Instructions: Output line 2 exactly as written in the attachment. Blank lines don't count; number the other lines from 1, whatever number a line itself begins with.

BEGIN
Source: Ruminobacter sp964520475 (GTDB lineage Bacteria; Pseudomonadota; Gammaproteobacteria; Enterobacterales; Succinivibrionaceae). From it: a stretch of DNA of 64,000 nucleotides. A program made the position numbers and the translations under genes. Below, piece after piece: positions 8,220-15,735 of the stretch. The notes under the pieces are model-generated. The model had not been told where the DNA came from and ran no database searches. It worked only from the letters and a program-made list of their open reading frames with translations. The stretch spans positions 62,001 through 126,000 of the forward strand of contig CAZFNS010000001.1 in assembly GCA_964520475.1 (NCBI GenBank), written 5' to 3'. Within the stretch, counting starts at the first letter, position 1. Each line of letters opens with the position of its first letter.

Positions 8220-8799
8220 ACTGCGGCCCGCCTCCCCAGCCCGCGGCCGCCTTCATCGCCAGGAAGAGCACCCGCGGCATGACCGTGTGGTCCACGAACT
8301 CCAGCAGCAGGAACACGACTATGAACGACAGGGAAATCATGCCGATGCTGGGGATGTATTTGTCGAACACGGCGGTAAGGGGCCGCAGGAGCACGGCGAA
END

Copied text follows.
Positions 8220-8799